Revolutionary history

Revolutionary history

By Sonia Duggan

For 134 years, men throughout Texas, the United States, and internationally, make up one of the largest nonprofit, nonpartisan societies dedicated to “promoting patriotism, preserving American history, and promoting education to future generations.”

Today, over 40,000 members belong to the National Society of the Sons of the American Revolution (NSSAR). The fraternal and civic organization was founded in 1889 by William Osborne McDowell, a New York City financier, on the 100th anniversary of George Washington’s oath of office.

The goal of this “patriotic and hereditary society” according to, is “to honor and preserve the memory of the Revolutionary War ancestors and events leading to the founding of the U.S.”

Galveston boasts the first chapter in the state, the Bernardo De Galvez chapter formed in 1896, originally organized as a Texas Society of Sons of the American Revolution.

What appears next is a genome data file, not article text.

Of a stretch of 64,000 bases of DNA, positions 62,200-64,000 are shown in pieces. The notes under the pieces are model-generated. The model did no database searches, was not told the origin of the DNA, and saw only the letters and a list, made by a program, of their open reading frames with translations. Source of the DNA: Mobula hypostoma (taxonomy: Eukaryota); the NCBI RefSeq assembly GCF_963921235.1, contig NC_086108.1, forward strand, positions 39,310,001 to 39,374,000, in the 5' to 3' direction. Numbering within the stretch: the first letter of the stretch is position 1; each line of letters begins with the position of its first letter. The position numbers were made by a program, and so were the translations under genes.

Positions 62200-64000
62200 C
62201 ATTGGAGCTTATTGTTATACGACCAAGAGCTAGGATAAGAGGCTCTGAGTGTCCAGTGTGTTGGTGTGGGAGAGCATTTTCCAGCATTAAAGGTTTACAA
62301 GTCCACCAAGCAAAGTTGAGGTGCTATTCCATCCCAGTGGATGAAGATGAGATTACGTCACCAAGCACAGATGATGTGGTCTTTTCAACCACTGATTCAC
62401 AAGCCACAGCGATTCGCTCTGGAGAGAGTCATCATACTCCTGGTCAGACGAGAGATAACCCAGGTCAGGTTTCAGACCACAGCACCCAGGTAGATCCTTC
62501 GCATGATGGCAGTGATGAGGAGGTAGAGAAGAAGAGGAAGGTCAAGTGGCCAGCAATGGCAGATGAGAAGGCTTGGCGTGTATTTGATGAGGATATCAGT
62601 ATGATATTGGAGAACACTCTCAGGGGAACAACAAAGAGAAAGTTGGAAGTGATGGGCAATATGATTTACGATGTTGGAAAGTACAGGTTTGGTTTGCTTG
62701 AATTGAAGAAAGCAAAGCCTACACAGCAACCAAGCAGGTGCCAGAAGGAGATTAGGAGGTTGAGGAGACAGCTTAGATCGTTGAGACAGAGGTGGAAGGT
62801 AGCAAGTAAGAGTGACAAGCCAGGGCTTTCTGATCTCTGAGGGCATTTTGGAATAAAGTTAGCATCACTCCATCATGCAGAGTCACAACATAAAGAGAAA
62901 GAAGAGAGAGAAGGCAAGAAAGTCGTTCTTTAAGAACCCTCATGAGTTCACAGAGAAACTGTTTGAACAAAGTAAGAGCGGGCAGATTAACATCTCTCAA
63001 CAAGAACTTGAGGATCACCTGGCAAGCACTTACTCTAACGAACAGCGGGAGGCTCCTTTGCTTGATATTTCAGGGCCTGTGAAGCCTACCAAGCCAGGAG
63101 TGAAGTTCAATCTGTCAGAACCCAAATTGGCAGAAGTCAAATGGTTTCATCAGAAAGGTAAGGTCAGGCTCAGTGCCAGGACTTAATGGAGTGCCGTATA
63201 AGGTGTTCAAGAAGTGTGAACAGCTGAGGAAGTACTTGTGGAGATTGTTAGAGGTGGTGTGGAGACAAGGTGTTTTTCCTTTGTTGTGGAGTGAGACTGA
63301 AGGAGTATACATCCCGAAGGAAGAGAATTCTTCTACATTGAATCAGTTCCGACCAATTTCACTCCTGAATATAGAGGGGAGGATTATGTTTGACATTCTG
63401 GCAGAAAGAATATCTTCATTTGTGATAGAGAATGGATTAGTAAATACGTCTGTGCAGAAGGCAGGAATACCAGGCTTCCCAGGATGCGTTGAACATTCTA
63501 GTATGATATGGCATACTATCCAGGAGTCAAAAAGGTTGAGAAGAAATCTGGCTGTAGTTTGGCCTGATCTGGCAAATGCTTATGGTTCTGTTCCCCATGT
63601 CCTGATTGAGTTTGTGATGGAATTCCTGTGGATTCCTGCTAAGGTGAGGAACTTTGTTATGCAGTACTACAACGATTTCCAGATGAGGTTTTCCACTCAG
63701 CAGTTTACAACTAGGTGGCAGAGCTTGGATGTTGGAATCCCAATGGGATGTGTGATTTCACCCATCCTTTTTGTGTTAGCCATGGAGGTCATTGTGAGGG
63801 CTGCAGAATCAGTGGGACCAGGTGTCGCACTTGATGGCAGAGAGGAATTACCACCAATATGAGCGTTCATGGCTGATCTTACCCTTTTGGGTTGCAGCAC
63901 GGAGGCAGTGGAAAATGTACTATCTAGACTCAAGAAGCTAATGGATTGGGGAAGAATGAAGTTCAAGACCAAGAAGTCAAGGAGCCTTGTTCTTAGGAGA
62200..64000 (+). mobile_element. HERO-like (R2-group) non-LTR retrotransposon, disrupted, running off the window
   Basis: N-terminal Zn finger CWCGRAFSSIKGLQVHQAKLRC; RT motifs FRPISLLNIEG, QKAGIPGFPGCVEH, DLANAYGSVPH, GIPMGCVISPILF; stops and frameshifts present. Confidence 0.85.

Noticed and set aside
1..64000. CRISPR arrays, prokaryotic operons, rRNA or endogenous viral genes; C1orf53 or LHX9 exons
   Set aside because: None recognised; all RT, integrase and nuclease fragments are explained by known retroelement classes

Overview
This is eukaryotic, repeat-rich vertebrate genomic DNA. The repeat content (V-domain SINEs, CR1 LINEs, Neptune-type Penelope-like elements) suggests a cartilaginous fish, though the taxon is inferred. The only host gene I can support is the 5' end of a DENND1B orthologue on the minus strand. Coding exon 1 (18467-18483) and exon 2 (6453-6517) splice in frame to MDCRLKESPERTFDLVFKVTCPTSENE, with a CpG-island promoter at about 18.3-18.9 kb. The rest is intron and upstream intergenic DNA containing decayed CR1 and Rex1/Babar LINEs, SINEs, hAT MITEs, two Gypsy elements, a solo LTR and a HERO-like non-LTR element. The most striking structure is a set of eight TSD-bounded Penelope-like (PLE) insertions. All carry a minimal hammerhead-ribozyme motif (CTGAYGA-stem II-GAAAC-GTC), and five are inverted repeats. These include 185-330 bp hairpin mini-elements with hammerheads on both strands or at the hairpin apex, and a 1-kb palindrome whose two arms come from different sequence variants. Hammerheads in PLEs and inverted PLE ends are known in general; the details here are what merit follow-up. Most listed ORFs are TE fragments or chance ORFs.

The state has 48 chapters, and North Texas chapters span two districts, TXSSAR District 6, Dallas, Plano and East Fork Trinity, and District 10, McKinney, Denton, Sherman, and Greenville.

Founded in 1985, Plano SAR Chapter #37 has 125 “compatriots” who assemble the first Tuesday of every month at Outback Steakhouse in Plano for dinner and a business meeting.

There are 14 compatriots who serve on the executive board of managers, and appointees serve on any one of six committees: Community Activities, Veterans, Nominating, Finance, Yearbook, and Genealogy.

Plano SAR Chapter President Steven Driever said what he likes best about the SAR is its “many activities that can make its members better people and our communities better places in which to live.”

“Members not only can learn a lot about American history at monthly chapter meetings,” he continued, “but also can help teach American history to high-school classes, participate in essay contests for youth, judge science and history fairs at schools, honor veterans, financially contribute to veterans’ organizations, recognize outstanding community leaders, and maintain a Color Guard to participate in parades and present, retrieve, and retire flags at various ceremonies.”